Music Reviews
Harm's Way

Ducks Ltd. Harm's Way

(Carpark) Rating - 8/10

Known for their no holds barred freneticism, Ducks Ltd. opts to take things a little slower when Hollowed Out opens their second LP with an ode to ennui. “All we ever do is sleep/Eat, fuck, and sleep,” lead singer and guitarist Tom McGreevy sings with resigned acceptance, maintaining a calm demeanor against the emotional ebb and flow that keeps him from moving forward. McGreevy and his songwriting partner, Evan David Lewis, tackled similar subject matter on their debut full-length, Modern Fiction. But instead of just focusing on themselves, the Toronto duo also write about those close to them, evoking a sense of melancholy that permeates even deeper.

That's not to say the duo resists doubling down on their hook-driven, C86-inspired guitar pop. For every Hollowed Out, which borrows more from the Psychedelic Furs' gentle dramaticism than the Wedding Present, there's also The Main Thing, which moves at breakneck speed. “Living in a loop like we used to/Yeah, you're living in the ebb of time,” McGreevy laments, tapping into his frenzied headspace with sustained, fast-strummed guitars. The brisk pacing the duo employs throughout feels very much locked in, but they make an effort to broaden their scope. Train Full of Gasoline is a fair example of that evolution, which plays with punkier, quasi-dissonant jangle reminiscent of Rolling Blackouts Coastal Fever.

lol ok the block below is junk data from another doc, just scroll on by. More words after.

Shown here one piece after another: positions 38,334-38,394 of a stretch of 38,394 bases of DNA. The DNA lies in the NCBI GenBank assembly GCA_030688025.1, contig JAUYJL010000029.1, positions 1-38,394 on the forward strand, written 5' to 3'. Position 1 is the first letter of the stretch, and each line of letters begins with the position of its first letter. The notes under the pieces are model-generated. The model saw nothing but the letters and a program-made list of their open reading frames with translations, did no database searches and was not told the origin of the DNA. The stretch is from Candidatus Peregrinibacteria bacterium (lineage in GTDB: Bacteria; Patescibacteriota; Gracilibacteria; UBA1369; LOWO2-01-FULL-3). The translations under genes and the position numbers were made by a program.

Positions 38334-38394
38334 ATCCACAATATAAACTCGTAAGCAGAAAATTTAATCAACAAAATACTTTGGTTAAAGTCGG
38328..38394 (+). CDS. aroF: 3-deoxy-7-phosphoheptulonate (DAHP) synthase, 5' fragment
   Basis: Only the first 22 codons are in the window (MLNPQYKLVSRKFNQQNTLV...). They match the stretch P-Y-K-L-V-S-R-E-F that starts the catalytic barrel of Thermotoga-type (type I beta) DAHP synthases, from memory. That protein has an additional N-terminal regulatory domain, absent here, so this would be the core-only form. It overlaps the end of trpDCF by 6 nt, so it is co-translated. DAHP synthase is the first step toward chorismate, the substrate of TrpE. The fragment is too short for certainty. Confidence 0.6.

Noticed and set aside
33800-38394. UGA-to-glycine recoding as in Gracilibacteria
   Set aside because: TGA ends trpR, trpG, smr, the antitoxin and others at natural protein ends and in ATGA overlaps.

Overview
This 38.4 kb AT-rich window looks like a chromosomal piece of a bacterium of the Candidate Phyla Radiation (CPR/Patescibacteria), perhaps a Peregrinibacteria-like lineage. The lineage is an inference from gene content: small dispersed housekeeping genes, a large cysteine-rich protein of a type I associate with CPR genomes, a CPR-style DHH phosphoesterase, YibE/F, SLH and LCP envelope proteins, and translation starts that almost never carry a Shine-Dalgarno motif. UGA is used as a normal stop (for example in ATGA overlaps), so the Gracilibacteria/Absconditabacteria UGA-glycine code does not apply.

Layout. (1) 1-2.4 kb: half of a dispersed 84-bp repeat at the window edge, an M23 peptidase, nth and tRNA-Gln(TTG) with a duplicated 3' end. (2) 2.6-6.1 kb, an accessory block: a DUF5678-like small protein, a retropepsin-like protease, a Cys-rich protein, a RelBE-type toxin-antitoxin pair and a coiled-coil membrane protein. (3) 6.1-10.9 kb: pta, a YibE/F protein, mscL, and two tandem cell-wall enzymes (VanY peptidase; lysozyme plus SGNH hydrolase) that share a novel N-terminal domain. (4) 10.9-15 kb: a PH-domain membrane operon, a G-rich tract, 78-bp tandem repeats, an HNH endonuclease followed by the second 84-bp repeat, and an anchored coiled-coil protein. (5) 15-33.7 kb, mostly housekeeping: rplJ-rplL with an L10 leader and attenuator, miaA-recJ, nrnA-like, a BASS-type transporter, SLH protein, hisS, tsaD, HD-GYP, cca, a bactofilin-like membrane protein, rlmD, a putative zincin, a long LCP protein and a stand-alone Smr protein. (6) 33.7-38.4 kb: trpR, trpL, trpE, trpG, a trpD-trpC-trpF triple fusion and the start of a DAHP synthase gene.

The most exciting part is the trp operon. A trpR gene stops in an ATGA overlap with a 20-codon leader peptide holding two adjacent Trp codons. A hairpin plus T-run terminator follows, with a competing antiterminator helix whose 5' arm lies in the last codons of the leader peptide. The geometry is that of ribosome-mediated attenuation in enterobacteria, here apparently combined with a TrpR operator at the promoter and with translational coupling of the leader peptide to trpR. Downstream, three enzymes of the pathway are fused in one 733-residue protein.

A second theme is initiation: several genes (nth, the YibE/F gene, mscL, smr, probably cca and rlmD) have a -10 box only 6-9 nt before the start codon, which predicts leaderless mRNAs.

While McGreevey and Lewis frontload the album's most prominent singles, they mask the less impressionable second half with deceptive simplicity. Deleted Scenes is Ducks Ltd.'s first true centerpiece in their career, on which they discard a more familiar song structure with emboldened guitar solos and a plaintive finale that fades in after one's led to believe it's concluded. The stories get more specific on the title track and A Girl, Running, where McGreevy tries to make sense of situations that feel unjust. While the notes he introduces often feel solemn, McGreevy performs them with a vibrant delivery that makes these characters sound positively triumphant and, most importantly, worth rooting for.

Clocking in at a brisk 28 minutes, Harm's Way unfolds with not a minute wasted, similar to Weezer's Green Album. And while they couldn't be more far apart in tone and ambition, they're comparable in how they progress with limited dynamic range and a generous amount of hooks. The duo does leave room for a surprise finish in the acoustic-led Heavy Bag, which bodes well for their future as they forge ahead. But when their music is already this tight and carefully considered, why not just play to your strengths for the time being?